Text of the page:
What is 5G Technology?
Here is a short video explaining 5G Technology:
5G, The New Network arrives
Deloitte predicts that 2019 will be the year in which fifth-generation (5G Technology) wide-area wireless networks arrive in scale.
There were 72 operators testing 5G in 2018, and by the end of 2019,
we expect 25 operators to have launched 5G service in at least part of their territory (usually cities) with another 26 operators to launch in 2020,
more than doubling the total.
Further, we expect about 20 handset vendors to launch 5G-ready handsets in 2019 (with the first available in Q2),
and about 1 million 5G handsets (out of a projected 1.5 billion smartphone handsets sold in 2019) to be shipped by year’s end.
One million 5G modems (also known as pucks or hotspots) will be sold, and around a million 5G fixed wireless access devices will be installed.
3 main use of 5G technology in short term
In 2019 and 2020, 5G wireless technology will have three major applications.
- 5G will be used for truly mobile connectivity, mainly by devices such as smartphones.
- 5G will be used to connect “less mobile” devices, mainly 5G modems or hotspots: dedicated wireless access devices, small enough to be mobile, that will connect to the 5G network and then connect to other devices over Wi-Fi technology.
- Finally, there will be 5G fixed-wireless access (FWA) devices, with antennas permanently mounted on buildings or in windows, providing a home or business with broadband in place of a wired connection.
5G Technology Adoption
To some, our predictions for 5G adoption might seem unusually conservative or pessimistic.
But we see no reason to doubt that the first years of 5G will look almost exactly like the first years of 4G (2009–10).
At that, 5G usage will spread faster than 3G, which launched in 1998 and took time to gain widespread acceptance.
5G in Real World
5G Higher Speed
The need for speed: Ideal vs. real-world conditions.
New wireless technologies always offer faster speeds, but
speed can mean at least three different things: speeds achieved in the lab or in limited trials, peak speeds achieved in the real world under ideal conditions, and
the speeds that real users in the real world achieve on average.
Although 5G is still in its early days, there is some data indicating what each measure is likely to be.
The fastest-ever 5G lab transmission has been 1 terabit per second, and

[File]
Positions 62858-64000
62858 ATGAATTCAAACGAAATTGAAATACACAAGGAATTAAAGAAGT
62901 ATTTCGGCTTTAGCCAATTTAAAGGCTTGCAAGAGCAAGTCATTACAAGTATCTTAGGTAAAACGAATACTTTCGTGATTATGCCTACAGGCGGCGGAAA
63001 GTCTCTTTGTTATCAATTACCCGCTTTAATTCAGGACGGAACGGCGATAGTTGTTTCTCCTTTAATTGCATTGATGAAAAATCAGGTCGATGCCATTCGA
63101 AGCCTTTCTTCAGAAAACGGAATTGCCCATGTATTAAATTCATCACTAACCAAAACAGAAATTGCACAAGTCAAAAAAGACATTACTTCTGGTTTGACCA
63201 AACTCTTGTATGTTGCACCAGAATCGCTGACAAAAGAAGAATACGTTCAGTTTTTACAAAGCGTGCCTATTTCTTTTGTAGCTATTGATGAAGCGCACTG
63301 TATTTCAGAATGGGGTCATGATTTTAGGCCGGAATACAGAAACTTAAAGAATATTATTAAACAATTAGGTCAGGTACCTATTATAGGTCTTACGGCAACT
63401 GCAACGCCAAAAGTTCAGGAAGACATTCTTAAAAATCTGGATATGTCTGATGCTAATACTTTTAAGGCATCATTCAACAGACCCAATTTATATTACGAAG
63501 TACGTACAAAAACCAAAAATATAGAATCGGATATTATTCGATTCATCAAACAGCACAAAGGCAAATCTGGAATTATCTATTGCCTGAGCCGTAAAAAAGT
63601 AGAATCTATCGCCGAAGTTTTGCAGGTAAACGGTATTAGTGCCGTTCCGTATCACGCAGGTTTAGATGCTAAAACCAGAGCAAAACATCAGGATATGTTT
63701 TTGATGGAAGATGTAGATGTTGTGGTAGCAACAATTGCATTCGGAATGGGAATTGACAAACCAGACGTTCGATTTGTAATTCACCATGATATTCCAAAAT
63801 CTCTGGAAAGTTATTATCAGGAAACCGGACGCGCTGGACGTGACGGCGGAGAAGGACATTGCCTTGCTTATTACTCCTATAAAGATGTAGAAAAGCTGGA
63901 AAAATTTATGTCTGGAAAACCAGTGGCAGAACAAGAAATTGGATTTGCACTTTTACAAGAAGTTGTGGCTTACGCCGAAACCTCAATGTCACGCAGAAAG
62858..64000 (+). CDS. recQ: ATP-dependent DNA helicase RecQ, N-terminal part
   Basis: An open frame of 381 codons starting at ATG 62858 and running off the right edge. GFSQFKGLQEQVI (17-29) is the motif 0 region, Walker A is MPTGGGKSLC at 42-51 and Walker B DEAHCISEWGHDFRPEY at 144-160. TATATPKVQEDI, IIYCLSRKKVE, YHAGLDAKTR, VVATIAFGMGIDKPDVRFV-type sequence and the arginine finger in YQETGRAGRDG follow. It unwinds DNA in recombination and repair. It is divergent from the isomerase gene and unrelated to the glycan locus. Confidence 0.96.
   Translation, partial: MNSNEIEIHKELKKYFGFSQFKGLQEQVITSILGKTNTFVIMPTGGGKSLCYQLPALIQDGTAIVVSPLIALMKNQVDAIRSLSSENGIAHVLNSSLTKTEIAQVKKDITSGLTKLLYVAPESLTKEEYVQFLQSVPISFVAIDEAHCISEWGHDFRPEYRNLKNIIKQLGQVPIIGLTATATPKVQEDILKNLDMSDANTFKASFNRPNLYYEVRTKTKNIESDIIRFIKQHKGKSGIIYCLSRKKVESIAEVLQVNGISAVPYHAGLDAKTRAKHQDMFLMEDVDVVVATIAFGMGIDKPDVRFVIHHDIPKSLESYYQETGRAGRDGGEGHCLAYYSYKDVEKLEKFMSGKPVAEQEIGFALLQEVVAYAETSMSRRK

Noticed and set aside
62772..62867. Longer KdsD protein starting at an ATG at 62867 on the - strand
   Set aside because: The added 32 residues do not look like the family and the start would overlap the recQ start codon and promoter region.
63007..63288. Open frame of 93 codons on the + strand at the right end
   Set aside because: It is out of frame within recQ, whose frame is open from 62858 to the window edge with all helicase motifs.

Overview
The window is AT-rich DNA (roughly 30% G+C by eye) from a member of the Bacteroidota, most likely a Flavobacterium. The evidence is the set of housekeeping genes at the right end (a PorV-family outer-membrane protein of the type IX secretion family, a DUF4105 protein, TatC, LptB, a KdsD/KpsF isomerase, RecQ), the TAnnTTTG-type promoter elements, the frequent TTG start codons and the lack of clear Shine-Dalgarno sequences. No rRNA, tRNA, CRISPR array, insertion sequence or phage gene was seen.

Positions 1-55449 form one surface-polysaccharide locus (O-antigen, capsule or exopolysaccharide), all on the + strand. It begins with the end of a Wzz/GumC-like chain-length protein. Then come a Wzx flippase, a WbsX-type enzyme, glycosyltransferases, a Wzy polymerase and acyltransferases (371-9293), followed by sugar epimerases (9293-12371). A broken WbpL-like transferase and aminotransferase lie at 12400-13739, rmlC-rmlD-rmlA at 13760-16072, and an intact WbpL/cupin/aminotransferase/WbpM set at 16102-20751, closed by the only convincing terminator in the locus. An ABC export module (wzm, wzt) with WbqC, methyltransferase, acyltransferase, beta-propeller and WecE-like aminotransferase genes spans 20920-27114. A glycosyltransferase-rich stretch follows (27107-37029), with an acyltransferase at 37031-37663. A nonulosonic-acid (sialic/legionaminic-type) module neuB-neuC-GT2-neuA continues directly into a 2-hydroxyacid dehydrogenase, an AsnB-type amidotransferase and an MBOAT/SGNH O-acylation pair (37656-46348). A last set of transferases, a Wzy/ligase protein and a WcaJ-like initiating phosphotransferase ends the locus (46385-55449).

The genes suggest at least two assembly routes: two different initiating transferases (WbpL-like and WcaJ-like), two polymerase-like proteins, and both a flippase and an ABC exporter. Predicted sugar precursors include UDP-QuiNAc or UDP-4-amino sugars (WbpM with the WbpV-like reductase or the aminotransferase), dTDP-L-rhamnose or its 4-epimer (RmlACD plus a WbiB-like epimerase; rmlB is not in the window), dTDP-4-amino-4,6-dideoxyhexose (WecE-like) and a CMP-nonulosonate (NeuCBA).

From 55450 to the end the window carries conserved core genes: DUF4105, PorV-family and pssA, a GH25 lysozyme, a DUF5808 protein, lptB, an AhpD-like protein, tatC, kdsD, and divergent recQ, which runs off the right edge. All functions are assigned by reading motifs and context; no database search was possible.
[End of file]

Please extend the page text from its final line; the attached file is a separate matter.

the record for a field trial currently stands at 35 Gbps.
Neither is a good indicator of real-world speeds in the short term, although
longer-term projections are that 20 Gbps may be an achievable real-world peak speed.
5G under real-world conditions will likely be slower than 35 Gbps but still markedly faster than 4G networks—and also faster than some fiber and cable solutions. In general, peak speeds of more than 1 Gbps are likely, although that would only be for someone ideally situated, very close to the transmitter, and using the network when it was not busy.
Nonetheless, according to simulations, median data speeds would surge with the upgrade to 5G, based on the cell-site locations and spectrum allocations of two current networks.
One simulation based on a Frankfurt-based network estimated a ninefold increase in median speed, from 56 Mbps to 490 Mbps. Another test based on a San Francisco network calculated a 20-fold increase, from 71 Mbps for a median 4G user to 1.4 Gbps for a median 5G user if using mmWave coverage.
As with real estate, achieved 5G speeds will come down to location, location, and location!
5G Lower Latency
Speed is not the only benefit of 5G networks, of course.
Another additional potential benefit is lower latency: the time it takes to send a message from a device to the network and get the answer back.
4G networks average latencies of around 60 milliseconds (ms), although there can be considerable variation, and
4G latencies could theoretically be lower than that.
But 5G networks will have, in time, a latency of less than 1 ms.
Even in 2019, 5G will have lower latency than that of the average 4G network—and
although 5G’s average latency may not be much lower than that of 4G, the worst-case latency will likely be much better.
In 5G field trials, real-world latency has been “as low as 9 ms,” although it is unclear what the average latency will be on the commercial networks that expect to launch in 2019; 20–30 ms seems like a plausible figure.
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